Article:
By ROSS BISHOFF
A conversation with my son about the Winter Olympics brought something into focus for me: I have no idea what these athletes are doing.
“Seriously,” he said, “this is a sport? What is this?”
It was cross-country skiing, the 15K women’s race. This is what we were watching on a Saturday night, in between professional wrestling and a re-run on Comedy Central.
“This is what they do in the Winter Olympics,” I said, “heck, most people in these countries, this is how they travel.”
“So,” he replied, “they don’t have cars?”
I really don’t know, maybe, maybe not. I’m guessing people in Sweden and the Netherlands have cars, but after two months of awful winter, I’m thinking it might be easier to throw on skis and slide into work rather than slide into work in my Honda.
The point is, I have no hands-on understanding of the sports in the Winter Olympics and really never have.
But I grew up watching them and have always really gotten into the Winter Olympics. And it makes no rational sense as to why I’m this way. I mean, the Summer Games? Sure. I ran, played baseball, basketball, wrestled, I get swimming and virtually all of those sports, so I can relate on a very small level to what’s going on out there.
But figure skating? And curling or, God help me, skiing? I have never even tried most of these sports. Sure, we sled down hills as kids in the week or two there was snow on the ground in central Ohio, but I have no idea what is going on in the luge.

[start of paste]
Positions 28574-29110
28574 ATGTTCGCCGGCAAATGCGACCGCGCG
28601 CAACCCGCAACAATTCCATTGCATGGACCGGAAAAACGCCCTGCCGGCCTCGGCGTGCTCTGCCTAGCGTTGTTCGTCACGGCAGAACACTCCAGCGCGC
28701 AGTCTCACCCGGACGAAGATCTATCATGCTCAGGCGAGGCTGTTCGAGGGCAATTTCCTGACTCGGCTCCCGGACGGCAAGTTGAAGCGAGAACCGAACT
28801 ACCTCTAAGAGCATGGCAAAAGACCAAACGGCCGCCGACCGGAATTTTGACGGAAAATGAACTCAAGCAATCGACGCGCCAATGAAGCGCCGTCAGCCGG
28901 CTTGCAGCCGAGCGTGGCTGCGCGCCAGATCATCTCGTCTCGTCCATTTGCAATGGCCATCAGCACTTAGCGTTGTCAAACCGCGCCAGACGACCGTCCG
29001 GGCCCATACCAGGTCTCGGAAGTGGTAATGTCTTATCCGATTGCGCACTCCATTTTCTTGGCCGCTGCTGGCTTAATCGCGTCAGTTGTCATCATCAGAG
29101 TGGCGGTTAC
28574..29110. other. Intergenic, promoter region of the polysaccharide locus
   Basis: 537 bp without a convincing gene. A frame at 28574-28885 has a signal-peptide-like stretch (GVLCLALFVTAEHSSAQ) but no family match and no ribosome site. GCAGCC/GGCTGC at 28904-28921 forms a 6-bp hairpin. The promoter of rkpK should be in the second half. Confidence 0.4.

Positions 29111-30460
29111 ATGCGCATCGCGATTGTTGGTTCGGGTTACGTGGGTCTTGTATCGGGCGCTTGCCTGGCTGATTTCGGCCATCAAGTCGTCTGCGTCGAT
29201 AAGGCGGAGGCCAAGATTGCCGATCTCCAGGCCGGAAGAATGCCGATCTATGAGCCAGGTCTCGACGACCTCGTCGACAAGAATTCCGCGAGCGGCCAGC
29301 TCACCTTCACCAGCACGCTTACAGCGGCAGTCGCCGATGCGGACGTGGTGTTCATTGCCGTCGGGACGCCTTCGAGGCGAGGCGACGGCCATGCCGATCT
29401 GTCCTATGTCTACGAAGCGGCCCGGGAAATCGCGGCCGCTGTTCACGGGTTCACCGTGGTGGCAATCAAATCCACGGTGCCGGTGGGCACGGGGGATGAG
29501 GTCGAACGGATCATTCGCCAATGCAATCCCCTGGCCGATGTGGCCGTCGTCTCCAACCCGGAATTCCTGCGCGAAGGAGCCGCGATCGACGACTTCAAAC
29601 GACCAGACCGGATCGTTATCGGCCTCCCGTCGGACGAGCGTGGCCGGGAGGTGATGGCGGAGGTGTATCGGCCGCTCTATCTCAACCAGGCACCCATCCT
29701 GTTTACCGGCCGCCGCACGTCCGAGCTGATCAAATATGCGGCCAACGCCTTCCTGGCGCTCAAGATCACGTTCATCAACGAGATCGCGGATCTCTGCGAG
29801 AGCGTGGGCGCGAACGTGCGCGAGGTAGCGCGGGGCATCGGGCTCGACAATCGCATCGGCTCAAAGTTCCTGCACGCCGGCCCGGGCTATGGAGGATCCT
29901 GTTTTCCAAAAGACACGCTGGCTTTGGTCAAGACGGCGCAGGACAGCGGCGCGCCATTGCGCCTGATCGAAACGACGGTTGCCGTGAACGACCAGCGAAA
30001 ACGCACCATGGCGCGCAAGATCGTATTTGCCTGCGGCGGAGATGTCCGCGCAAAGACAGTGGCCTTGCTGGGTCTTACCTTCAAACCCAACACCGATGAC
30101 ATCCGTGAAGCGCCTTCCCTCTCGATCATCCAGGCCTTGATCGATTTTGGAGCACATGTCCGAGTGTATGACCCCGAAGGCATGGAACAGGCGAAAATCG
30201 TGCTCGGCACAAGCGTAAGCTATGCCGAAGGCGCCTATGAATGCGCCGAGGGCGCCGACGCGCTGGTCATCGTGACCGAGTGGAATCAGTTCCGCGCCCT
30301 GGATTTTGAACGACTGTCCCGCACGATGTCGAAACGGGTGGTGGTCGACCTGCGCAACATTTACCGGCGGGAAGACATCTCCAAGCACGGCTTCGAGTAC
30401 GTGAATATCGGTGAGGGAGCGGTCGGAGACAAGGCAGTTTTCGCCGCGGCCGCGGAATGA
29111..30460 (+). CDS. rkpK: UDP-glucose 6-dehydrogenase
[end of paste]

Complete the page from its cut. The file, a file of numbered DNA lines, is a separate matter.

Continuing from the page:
Also? I hate the cold and the snow, with a passion.
Also-also? When I was growing up watching the Winter Olympics with my dad, the U.S. was never all that great. We’d win like 16 metals as a nation. Between Russia, Sweden, the Dutch and Finland, America struggled. We might have a figure skater and skier and a surprise athlete pop up, but we weren’t feared by any stretch.
So… I really shouldn’t be a fan of the Winter Olympics, right?
Or maybe it’s directly related to the novelty of all these sports—from the biathlon to the bobsled to snowboarding and on down the line—are so alien to me that I become mesmerized by what these athletes can do. And maybe because I’ve seen the U.S. go from very few metals to one of the top countries, that’s grown my interest.
Also, I mean, discovering the mesmerizing sport of 2 a.m. curling was honestly a game-changer. And it could be for you too, who knows?
I still haven’t found the right Winter Games sport to get the rest of the Bishoff house excited but give me time. After all, a good snowboarding flip-spin-land can do wonders for a person’s enthusiasm.
At least that’s my running theory.
Numbers of the Week: 26, 5, 2, 4
Lima Senior High School inducted 26 athletes, five coaches, two state championship teams and four contributors to its athletic program at the school’s inaugural Athletic Hall of Fame induction banquet this past weekend.
Quote of the Week: “I have to give credit to every guy who has ever played for me.”
– Miller City boys basketball coach Bryan Kuhlman, who won his 100th career game as a coach Friday in a win over Kalida.